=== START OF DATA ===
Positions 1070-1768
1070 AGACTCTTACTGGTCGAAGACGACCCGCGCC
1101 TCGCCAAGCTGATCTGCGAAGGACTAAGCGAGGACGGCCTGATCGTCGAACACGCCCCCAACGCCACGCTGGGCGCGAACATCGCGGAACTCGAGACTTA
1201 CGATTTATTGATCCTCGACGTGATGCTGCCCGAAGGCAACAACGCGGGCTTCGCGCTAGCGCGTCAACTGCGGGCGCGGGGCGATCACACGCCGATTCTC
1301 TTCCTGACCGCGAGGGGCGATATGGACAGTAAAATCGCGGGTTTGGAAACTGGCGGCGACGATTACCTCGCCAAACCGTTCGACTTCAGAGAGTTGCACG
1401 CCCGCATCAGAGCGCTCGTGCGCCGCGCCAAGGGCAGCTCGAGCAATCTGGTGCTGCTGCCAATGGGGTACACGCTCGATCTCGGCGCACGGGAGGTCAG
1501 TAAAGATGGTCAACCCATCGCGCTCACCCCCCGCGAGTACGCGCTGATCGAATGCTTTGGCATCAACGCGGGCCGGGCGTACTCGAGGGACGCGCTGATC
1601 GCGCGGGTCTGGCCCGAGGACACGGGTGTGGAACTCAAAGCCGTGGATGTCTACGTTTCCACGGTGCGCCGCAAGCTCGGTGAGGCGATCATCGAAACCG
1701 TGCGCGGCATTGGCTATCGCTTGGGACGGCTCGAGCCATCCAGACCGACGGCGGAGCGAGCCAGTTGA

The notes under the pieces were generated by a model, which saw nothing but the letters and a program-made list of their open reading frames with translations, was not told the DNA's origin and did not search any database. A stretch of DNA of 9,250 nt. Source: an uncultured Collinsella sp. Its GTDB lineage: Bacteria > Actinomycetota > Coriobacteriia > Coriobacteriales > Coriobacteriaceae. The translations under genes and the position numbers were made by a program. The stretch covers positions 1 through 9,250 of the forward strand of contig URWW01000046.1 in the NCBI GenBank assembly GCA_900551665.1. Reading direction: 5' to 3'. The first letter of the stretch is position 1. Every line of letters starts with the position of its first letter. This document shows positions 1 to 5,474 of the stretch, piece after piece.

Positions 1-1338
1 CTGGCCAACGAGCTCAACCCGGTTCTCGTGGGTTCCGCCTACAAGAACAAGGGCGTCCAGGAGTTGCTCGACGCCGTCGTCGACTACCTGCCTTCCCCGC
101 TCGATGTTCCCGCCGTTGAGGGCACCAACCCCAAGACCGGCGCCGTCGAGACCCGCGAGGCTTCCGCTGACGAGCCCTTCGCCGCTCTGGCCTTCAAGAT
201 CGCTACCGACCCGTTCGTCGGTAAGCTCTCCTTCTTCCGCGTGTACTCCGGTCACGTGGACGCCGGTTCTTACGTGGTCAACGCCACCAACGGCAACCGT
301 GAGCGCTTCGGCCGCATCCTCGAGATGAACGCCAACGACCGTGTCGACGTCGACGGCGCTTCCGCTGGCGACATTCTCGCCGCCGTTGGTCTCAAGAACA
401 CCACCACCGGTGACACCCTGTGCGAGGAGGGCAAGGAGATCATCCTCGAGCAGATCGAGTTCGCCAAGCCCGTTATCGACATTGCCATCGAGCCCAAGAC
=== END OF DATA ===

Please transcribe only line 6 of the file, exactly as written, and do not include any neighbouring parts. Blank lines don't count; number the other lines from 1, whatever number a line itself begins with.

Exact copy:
1401 CCCGCATCAGAGCGCTCGTGCGCCGCGCCAAGGGCAGCTCGAGCAATCTGGTGCTGCTGCCAATGGGGTACACGCTCGATCTCGGCGCACGGGAGGTCAG